Canadian economics professor on housing market projection for 2023

The market dynamics playing out so far in 2023 are similar to those of 2019, noted Shaun Cathcart, CREA’s senior economist. If those trends continue in the months ahead, they could see sellers come off the sidelines and spur an uptick in activity this spring.

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“Future sellers, many of whom will also be buyers, are likely biding their time until the optimum time to list and buy something else. For most, that’s in the spring,” he said in a statement.

“Will buyers jump off the fence to snap homes up in 2023 once they finally start to hit the market? They did in 2019.”

Silicon Valley Bank collapse could impact housing market

Another factor pointing to a possible bottom for the housing correction is recent instability in the U.S. banking system tied to the collapse of Silicon Valley Bank, notes BMO chief economist Doug Porter.

He wrote in a note to clients on Wednesday that the increased attention on bonds amid the instability was driving down borrowing costs in Canada as long-term yields declined.

“While the broader turmoil is a clear negative for the overall economic outlook, the Canadian housing market dances to the tune of interest rates first and foremost,” he wrote.

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“The pullback in long-term yields, along with the BoC’s rate pause, may at least put a floor under housing.”

The SVB uncertainty has led some in the market to revise their forecasts for the Bank of Canada’s rate path, with expectations rising for rate cuts in the months to come.

Economists who spoke to Global News this week said it’s premature to say whether the central bank will move from its rate pause as a result of the instability.

Stronger than anticipated activity elsewhere in the housing market in February might push the Bank of Canada to keep its benchmark rate higher for longer, wrote Randall Bartlett, senior director of Canadian economics, in a report Wednesday.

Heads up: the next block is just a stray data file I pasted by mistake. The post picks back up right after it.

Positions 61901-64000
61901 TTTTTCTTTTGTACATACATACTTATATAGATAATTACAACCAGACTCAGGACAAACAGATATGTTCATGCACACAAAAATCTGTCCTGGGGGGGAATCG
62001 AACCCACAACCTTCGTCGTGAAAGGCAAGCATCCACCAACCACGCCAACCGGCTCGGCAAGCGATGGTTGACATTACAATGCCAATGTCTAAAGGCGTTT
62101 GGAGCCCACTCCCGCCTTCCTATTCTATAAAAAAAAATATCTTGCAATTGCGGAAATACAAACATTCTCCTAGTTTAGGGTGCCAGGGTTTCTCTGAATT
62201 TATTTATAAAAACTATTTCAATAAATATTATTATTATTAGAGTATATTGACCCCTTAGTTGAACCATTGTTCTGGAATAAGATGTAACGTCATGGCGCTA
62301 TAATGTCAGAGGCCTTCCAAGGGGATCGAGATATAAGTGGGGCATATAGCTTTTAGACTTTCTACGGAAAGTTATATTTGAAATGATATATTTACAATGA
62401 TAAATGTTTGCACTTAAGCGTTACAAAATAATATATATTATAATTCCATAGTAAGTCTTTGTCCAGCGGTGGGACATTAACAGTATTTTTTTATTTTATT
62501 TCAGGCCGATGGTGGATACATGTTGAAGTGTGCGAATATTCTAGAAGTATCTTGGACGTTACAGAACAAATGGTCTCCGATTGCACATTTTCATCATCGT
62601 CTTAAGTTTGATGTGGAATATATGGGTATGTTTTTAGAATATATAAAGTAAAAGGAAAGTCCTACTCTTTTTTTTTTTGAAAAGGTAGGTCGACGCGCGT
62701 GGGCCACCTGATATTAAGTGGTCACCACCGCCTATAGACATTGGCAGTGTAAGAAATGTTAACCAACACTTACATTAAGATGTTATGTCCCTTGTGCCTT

The Canada Mortgage and Housing Corp. (CMHC) said Wednesday that the annual pace of housing starts rose 13 per cent in February, higher than market watchers had expected.

Bartlett said it’s too soon to say if this volatile figure marks a turning point in the pace of construction, but an eventual turnaround here could see the housing market pick up steam again.

Should lower bond yields hold out, Dejardins sees the housing market bottom landing sometime in the middle of 2023, with higher prices and new home starts to follow.

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If that comes to pass and the activity keeps Canada’s economy hotter than the central bank would like to sufficiently cool inflation, don’t expect rate cuts anytime soon, Bartlett argued.

“For the Bank of Canada, this may mean keeping rates high for longer if the ‘accumulation of evidence’ suggests the economy is outperforming the Bank’s expectations,” he wrote.

“Only time will tell if the recent financial market volatility has lasting implications for monetary policy in Canada.”

Click to play video: 'Silicon Valley Bank collapse: Ripple effects to be felt by Canadian households'
Silicon Valley Bank collapse: Ripple effects to be felt by Canadian households